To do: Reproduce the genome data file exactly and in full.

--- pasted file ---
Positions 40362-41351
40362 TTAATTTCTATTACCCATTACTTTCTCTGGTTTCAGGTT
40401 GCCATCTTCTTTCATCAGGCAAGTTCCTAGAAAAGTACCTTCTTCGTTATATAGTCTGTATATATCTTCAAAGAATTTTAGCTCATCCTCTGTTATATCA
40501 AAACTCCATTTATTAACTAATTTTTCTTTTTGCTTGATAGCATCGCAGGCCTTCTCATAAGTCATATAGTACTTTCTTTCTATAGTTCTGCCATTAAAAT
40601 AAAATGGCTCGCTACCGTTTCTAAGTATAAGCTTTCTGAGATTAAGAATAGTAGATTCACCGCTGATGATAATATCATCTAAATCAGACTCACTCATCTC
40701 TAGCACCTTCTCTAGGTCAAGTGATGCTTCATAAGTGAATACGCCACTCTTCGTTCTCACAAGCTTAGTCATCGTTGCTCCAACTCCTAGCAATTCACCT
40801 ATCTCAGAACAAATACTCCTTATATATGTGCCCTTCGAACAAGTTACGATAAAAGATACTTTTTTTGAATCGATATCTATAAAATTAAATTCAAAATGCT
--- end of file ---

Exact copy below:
Positions 40362-41351
40362 TTAATTTCTATTACCCATTACTTTCTCTGGTTTCAGGTT
40401 GCCATCTTCTTTCATCAGGCAAGTTCCTAGAAAAGTACCTTCTTCGTTATATAGTCTGTATATATCTTCAAAGAATTTTAGCTCATCCTCTGTTATATCA
40501 AAACTCCATTTATTAACTAATTTTTCTTTTTGCTTGATAGCATCGCAGGCCTTCTCATAAGTCATATAGTACTTTCTTTCTATAGTTCTGCCATTAAAAT
40601 AAAATGGCTCGCTACCGTTTCTAAGTATAAGCTTTCTGAGATTAAGAATAGTAGATTCACCGCTGATGATAATATCATCTAAATCAGACTCACTCATCTC
40701 TAGCACCTTCTCTAGGTCAAGTGATGCTTCATAAGTGAATACGCCACTCTTCGTTCTCACAAGCTTAGTCATCGTTGCTCCAACTCCTAGCAATTCACCT
40801 ATCTCAGAACAAATACTCCTTATATATGTGCCCTTCGAACAAGTTACGATAAAAGATACTTTTTTTGAATCGATATCTATAAAATTAAATTCAAAATGCT